A Case Study of Two Preservice Elementary Music Teachers as Culture-Bearers
The integration of music from unfamiliar cultures in music classrooms is part of education curriculums around the world. International music education organizations also have goals for using a variety of musics in music education programs as one way of educating students to meet the 21st century global education targets. In the American education practice, the concept and principles of multiculturalism have been prominent in classroom subjects for over 50 years. In music education, multicultural approaches continue to be included in music standards and curriculum guides across the United States. Music educators, likewise, often use culture-bearers to expose their students to unfamiliar cultural musical experiences to learn directly from the culture representatives. Nevertheless, more can be done to support the idea of preservice general music teachers to explore their culture-bearer pedagogical identities. There is also an increased interest in integrating multicultural music in K-12 classrooms using culturally responsive teaching, preparing music teachers that can teach from a multicultural and culturally responsive perspective, and ongoing research regarding multicultural music and culturally responsive education in general music classrooms.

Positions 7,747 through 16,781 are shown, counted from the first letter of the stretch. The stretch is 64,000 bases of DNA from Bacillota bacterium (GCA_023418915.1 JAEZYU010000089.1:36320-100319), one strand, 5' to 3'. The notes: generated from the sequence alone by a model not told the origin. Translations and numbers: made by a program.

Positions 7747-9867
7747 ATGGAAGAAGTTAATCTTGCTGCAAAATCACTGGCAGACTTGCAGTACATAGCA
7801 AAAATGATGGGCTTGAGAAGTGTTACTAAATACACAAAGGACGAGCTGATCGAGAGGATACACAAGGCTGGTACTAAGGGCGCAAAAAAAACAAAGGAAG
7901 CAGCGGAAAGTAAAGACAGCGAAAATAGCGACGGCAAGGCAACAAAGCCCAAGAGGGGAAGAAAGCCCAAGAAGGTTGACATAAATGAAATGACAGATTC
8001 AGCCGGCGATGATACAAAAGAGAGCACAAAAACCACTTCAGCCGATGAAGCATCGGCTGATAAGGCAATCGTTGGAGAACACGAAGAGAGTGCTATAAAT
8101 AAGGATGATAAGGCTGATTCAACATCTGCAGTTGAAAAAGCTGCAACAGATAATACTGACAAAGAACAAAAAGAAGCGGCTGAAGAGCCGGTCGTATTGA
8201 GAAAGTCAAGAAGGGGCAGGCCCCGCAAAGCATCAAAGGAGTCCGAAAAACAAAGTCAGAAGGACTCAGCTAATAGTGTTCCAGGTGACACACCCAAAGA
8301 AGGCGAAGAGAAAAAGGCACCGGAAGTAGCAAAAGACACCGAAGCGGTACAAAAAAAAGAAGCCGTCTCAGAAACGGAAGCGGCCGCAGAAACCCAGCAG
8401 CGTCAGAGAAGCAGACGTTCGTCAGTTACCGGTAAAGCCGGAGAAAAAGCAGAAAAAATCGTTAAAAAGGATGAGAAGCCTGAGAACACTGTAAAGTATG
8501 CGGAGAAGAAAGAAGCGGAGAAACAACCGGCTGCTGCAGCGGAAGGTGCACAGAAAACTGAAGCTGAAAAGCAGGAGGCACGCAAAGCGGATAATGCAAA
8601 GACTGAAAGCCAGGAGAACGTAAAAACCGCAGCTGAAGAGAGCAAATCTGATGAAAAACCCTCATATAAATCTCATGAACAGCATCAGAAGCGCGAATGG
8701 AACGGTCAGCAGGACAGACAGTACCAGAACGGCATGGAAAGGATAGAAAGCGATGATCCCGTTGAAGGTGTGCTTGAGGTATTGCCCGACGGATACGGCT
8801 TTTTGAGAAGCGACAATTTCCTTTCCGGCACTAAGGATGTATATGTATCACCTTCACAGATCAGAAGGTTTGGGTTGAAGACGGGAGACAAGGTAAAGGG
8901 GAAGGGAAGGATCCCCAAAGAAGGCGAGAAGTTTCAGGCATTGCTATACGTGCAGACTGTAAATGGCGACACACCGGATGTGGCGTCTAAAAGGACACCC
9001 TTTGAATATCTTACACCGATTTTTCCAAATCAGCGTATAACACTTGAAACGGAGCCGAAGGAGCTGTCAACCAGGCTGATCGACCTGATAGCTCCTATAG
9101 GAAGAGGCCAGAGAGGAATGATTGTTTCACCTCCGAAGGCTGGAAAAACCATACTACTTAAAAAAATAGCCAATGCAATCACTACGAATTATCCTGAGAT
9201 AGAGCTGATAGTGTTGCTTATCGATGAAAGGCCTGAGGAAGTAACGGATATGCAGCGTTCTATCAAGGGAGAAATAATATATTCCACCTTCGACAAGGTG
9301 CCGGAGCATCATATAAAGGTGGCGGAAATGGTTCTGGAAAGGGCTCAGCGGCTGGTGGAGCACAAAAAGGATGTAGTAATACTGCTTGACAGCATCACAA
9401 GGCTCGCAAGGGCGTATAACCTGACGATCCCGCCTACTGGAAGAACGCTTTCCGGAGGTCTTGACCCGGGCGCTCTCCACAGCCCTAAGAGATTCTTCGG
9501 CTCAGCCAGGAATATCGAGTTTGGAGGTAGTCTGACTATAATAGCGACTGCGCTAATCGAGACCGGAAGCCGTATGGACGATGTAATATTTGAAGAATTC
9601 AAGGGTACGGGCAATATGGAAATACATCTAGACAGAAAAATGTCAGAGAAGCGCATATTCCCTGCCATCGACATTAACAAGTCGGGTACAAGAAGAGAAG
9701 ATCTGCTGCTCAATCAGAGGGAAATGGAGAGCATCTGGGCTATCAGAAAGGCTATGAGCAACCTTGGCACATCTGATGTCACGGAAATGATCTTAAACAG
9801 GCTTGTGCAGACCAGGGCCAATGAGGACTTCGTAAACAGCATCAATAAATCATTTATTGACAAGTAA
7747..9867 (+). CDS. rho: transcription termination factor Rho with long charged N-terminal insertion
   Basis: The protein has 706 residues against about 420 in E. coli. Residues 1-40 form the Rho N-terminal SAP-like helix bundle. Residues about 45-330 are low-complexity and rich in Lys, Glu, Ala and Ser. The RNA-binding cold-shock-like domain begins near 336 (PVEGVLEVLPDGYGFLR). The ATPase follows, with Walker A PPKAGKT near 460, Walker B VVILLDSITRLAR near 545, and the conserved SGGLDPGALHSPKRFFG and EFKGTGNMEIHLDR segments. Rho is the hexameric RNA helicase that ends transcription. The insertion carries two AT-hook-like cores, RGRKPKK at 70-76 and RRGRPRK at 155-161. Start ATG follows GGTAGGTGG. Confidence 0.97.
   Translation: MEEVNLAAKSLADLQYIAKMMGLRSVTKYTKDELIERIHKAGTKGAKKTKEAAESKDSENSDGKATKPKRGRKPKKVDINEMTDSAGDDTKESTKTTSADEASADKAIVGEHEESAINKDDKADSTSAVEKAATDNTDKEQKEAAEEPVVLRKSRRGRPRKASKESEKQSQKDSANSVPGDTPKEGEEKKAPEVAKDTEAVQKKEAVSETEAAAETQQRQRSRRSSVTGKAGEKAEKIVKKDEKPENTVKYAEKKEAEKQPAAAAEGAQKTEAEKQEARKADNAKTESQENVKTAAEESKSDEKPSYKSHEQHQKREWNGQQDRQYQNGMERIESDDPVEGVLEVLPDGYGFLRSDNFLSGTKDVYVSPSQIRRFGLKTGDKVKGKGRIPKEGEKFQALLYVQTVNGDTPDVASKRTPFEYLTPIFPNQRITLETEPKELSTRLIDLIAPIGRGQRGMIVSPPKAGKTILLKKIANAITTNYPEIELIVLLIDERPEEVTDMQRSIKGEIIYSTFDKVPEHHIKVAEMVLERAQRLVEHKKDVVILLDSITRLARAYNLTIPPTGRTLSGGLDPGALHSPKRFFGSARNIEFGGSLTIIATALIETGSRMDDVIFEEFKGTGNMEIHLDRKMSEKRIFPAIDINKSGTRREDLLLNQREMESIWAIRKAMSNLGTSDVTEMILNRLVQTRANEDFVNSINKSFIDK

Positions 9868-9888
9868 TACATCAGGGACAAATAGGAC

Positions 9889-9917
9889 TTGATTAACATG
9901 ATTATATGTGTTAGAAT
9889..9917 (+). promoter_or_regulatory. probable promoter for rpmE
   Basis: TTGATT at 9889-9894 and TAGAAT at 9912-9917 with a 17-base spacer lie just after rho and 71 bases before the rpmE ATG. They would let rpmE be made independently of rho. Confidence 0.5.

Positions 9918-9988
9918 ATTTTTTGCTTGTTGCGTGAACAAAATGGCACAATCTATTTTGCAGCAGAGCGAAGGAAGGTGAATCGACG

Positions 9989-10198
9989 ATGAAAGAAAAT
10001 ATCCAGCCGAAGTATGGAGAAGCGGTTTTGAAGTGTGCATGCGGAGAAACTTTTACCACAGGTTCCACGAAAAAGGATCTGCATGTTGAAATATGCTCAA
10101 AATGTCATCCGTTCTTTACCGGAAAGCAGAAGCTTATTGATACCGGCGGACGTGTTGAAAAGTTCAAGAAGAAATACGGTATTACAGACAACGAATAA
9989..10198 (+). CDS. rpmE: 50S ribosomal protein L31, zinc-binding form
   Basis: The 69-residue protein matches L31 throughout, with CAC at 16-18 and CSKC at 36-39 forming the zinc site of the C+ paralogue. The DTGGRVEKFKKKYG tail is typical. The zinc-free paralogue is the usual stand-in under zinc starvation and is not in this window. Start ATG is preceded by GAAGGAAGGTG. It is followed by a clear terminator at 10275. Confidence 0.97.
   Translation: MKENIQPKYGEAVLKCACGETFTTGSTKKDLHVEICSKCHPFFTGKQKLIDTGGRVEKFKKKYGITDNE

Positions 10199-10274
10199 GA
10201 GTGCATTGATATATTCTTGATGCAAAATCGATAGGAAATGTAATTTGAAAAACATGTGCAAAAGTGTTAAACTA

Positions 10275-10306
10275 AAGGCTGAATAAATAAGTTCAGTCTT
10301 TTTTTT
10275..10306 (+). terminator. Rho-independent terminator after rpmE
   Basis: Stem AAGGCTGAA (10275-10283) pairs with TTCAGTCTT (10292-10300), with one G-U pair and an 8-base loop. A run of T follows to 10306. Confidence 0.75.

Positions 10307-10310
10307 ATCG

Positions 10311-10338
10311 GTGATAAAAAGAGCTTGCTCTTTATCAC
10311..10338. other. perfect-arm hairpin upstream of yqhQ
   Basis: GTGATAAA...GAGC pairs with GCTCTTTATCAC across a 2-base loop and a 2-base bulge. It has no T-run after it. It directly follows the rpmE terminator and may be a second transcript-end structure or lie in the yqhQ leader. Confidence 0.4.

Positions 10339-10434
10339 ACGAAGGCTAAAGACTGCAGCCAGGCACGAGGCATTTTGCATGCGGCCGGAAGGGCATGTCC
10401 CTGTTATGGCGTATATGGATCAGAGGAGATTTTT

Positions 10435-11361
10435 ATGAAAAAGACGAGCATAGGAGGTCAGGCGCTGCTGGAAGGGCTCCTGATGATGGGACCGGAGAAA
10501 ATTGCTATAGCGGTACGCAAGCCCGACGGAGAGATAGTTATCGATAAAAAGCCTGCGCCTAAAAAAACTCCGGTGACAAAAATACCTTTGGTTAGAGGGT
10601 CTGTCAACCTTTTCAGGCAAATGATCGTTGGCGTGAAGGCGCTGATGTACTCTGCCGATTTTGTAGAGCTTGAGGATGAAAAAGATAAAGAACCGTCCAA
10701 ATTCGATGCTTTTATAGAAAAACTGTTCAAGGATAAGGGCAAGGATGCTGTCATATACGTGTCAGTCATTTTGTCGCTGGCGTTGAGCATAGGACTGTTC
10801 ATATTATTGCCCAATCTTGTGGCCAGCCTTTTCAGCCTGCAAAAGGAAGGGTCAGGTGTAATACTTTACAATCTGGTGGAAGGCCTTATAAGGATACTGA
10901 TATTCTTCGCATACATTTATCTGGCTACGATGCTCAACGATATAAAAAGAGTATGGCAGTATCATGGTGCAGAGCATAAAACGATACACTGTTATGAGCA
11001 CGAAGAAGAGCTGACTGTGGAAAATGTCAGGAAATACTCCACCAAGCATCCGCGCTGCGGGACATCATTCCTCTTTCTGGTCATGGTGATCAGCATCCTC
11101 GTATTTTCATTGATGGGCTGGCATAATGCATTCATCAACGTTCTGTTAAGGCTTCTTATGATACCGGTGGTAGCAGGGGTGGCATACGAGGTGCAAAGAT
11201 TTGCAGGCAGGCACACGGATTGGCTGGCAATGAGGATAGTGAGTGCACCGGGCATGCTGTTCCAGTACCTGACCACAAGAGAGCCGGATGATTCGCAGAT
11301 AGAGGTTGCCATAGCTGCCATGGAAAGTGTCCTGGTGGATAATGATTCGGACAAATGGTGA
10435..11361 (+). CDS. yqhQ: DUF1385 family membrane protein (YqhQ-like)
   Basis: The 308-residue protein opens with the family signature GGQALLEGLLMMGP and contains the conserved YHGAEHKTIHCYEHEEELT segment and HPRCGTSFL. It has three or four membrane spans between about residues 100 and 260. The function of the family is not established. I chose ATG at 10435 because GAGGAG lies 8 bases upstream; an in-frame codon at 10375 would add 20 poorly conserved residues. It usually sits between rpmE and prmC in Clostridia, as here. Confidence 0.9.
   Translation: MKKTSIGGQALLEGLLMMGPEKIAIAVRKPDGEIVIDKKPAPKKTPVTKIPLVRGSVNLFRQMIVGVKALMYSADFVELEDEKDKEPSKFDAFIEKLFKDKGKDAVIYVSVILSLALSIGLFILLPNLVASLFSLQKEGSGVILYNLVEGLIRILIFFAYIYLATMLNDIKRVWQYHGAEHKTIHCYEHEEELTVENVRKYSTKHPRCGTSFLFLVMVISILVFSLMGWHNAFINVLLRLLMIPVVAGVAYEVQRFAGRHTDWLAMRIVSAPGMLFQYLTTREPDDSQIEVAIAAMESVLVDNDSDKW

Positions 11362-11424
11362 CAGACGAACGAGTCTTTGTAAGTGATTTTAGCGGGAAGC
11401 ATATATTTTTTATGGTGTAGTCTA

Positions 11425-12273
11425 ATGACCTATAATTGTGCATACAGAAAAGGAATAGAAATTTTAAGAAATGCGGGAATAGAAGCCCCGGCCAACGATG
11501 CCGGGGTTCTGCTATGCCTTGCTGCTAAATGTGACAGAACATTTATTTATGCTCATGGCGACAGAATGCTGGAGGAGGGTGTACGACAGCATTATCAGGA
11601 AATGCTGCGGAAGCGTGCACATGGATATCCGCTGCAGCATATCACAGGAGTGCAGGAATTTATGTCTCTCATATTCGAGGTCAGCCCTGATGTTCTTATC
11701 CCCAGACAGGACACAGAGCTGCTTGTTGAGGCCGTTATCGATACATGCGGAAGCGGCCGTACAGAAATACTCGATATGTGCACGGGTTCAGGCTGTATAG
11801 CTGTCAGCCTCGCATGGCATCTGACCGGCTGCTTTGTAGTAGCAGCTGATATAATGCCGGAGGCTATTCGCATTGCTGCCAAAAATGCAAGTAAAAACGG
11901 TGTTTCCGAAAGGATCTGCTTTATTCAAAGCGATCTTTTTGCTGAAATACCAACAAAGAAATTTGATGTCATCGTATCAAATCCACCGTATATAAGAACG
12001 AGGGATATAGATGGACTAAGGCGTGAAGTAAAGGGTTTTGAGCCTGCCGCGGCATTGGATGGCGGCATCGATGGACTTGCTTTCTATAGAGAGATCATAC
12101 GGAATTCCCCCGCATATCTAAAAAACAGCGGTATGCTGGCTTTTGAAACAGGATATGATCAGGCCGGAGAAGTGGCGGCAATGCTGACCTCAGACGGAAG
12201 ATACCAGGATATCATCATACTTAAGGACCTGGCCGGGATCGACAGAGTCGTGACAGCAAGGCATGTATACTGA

The purpose of this study, therefore, was to examine the perspectives of teaching Cajun music by two preservice elementary teachers as ethnic members of the Louisiana Cajun culture. I examined how teaching multicultural/multiethnic music from a culture-bearer position enhances the participants’ elementary music teaching process while recognizing students’ cultural backgrounds through culturally responsive teaching.
As evidenced from the findings, the exploration of culture bearing can be an important part of multicultural/multiethnic and culturally responsive teaching in general music classrooms. The undergraduate courses in multicultural music, fieldwork, and student teaching experiences were significant in preparing the two participants in this study as they developed a culture-bearer pedagogical identity, and confidence to teach music of other cultures. The participants’ thoughtful realization of culturally responsive teaching is an ongoing development beyond the undergraduate college experience. By encouraging preservice music teachers to develop their cultural music strengths and teach from a culture-bearer identity, we would not only further the celebration of our and each individual’s uniqueness but also contribute to proficiency in both multicultural and culturally responsive education.